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Buying property in the UAE as a foreigner

Buying property in the UAE has always been an attractive proposition for investors. This guide details all you need to know about buying property in the UAE as a foreigner

Written by E4E Editor on 2 March 2018

Buying property in the UAE has always been a potentially lucrative proposition for investors. While recent years have seen property rise, fall and rise again very dramatically, the UAE is seen as a safe investment opportunity and the purchase of property was about as safe an investment as investors could get.

UAE property investment opportunities

Unlike many areas of the UK, UAE rental yields have usually returned double digit figures.  The average cost to rent a 3 bedroom villa in the ranches (for example) is around 150,000 AED per annum, however a mortgage on the same property (based on maximum conditions) would equate to around 100,000 AED a yield of around 50% Gross.

The issue of late was that there was a plethora of property and due to the escalating costs of living in the Emirates there were fewer and fewer people in the affordability bracket.  Couple this with a monumental off plan development strategy over the past 2 years has seen a recent correction in prices.  3 years ago the 3 bed villa in the example above would have been rented for well in excess of 200,000 AED.

However, with Expo2020 looming on the horizon, the building of huge theme parks and the increase of visitors to the country year on year making it one of the top travel destinations in the world, only benefits the marketability of the country further, which will drive immigration and job creation well into the next decade.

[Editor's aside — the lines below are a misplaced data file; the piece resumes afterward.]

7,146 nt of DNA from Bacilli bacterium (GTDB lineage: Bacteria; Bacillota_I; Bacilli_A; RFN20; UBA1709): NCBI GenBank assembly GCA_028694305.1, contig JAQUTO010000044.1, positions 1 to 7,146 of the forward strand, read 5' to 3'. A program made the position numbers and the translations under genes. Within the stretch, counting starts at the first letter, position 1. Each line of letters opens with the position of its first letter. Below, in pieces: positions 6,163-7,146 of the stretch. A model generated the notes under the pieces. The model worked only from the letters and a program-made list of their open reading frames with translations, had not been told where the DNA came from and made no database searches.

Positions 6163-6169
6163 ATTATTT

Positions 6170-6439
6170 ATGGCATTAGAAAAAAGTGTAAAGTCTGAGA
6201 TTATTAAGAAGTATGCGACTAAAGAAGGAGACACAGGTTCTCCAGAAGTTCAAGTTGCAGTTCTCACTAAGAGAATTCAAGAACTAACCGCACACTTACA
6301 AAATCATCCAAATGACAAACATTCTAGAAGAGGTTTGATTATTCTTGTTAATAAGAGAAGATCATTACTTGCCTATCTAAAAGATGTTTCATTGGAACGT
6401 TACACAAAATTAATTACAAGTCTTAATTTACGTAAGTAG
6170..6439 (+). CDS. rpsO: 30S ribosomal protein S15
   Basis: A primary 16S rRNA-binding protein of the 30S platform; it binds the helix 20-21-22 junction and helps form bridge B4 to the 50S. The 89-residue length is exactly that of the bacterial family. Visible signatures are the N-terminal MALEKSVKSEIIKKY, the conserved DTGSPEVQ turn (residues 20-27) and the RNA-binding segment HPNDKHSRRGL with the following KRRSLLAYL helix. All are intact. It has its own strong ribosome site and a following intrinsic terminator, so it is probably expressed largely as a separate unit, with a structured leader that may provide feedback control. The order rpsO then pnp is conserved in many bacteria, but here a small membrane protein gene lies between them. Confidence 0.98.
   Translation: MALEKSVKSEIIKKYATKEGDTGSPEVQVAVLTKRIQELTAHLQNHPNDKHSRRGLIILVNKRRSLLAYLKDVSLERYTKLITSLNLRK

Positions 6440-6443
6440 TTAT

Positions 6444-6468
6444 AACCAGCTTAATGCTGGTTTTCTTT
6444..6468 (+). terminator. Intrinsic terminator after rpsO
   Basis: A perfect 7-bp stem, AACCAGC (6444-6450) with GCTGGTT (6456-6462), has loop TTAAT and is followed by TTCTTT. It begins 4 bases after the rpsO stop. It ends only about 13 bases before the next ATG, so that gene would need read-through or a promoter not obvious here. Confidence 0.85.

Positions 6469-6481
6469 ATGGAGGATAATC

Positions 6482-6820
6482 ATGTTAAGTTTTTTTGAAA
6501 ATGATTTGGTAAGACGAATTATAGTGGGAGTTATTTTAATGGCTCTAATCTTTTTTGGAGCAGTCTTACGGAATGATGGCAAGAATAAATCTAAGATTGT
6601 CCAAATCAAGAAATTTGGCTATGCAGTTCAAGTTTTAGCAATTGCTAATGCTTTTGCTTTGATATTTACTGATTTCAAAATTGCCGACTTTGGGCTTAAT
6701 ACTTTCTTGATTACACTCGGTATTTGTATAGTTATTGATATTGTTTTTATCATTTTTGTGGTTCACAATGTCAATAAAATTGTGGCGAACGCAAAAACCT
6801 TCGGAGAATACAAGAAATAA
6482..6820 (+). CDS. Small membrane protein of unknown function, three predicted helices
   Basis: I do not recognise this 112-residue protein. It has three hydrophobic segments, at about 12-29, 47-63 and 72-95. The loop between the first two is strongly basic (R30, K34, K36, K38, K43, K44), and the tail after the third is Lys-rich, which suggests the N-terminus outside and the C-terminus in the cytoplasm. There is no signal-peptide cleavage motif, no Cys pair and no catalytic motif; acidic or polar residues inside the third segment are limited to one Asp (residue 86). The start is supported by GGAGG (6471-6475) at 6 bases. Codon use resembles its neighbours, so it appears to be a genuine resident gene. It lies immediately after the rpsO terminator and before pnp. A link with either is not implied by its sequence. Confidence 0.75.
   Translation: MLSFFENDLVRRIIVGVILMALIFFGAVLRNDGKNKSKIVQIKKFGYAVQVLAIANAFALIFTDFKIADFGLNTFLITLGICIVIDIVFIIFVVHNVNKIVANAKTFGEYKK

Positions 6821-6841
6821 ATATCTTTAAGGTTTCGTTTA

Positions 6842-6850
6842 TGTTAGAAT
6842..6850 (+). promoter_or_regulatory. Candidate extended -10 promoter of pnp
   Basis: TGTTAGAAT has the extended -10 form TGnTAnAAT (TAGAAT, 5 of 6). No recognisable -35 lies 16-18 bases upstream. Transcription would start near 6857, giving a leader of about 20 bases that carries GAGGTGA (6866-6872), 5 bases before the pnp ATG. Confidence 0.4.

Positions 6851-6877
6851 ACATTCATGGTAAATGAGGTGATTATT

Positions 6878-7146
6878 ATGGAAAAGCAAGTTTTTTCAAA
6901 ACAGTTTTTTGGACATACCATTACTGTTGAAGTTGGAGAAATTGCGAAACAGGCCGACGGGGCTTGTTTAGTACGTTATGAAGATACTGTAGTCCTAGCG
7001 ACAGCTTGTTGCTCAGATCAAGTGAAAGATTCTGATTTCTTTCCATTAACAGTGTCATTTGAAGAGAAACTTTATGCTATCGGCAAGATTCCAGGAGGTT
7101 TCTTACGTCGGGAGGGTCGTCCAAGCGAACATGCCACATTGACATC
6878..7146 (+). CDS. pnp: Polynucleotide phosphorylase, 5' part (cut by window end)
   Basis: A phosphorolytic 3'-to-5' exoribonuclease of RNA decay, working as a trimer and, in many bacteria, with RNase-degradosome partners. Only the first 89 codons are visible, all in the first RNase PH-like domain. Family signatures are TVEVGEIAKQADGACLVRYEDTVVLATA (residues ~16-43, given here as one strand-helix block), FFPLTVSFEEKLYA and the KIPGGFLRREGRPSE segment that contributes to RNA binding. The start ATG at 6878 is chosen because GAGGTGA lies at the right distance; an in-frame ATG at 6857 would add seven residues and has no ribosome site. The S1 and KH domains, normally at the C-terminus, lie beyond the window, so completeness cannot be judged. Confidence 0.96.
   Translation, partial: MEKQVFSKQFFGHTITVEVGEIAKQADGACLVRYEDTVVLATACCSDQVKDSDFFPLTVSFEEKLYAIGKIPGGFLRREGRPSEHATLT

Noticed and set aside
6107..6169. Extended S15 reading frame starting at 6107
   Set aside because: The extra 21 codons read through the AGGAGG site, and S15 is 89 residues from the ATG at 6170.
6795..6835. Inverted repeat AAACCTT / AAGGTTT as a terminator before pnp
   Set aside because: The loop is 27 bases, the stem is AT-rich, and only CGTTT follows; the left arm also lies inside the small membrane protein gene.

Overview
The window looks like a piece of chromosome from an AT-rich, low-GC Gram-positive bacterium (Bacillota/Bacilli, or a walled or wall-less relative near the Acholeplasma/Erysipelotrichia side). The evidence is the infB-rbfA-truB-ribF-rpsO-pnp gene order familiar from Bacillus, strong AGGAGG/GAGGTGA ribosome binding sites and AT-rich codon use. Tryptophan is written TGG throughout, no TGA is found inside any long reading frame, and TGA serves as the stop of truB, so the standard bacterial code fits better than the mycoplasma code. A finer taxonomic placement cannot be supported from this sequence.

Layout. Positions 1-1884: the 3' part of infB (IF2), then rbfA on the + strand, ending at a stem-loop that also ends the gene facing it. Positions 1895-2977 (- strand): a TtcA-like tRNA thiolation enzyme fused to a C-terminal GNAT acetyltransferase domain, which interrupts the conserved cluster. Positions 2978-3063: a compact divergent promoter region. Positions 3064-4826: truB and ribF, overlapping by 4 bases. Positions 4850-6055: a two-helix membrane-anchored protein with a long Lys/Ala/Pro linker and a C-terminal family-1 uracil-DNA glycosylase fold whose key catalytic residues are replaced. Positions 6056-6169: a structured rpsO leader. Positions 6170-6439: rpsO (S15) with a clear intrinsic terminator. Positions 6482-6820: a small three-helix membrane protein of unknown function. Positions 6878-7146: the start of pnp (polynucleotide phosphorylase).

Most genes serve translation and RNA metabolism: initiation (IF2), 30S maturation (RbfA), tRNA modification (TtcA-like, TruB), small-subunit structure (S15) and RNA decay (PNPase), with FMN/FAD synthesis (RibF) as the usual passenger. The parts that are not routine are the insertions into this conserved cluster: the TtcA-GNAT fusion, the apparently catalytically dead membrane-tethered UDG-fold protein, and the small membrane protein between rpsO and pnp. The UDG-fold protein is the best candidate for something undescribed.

Expats of every nationality love to diversify their property portfolios and the UAE is an outstanding opportunity for exactly that. In addition, banks in the UAE also make it easy for non-residents and expats to purchase property using a mortgage and the process is very simple. 

Mortgages in the UAE

Mortgage lending in the UAE is predominantly linked to properties that are deemed completed by the Land Department in Dubai and by specific developers in Abu Dhabi. Lending is available in almost every Emirate, subject to approval in advance, although there is no lending for Fujairah.

Mortgages in Dubai

When looking for a mortgage in Dubai the property should be completed with a title deed, lease deed or an Oqood registered at the DLD with the completion certificate to hand.

Mortgages in Abu Dhabi

Property in Abu Dhabi can be purchased using a mortgage as long as it has been built by one of the following developers:

  • Aldar
  • Sorouh
  • Manazel
  • TDIC
  • Bloom Gardens
  • Burooj Properties
  • Baniyas Investment & Development (Bawabt Al Sharaq)

Mortgage lenders in the UAE

There are approximately 5 lenders available to non-resident applicants, 4 of which are fairly comprehensive to use in terms of criteria and documents however they do offer higher LTVs up to 70%.

One particular bank offers non-resident applicants a very pain free (borderline self cert) mortgage which entails 50% lending with an interest rate of around 4.50%, this is a tracker rate comprising of a fixed portion and the 3 month EIBOR rate (Emirates Interbank Offer Rate).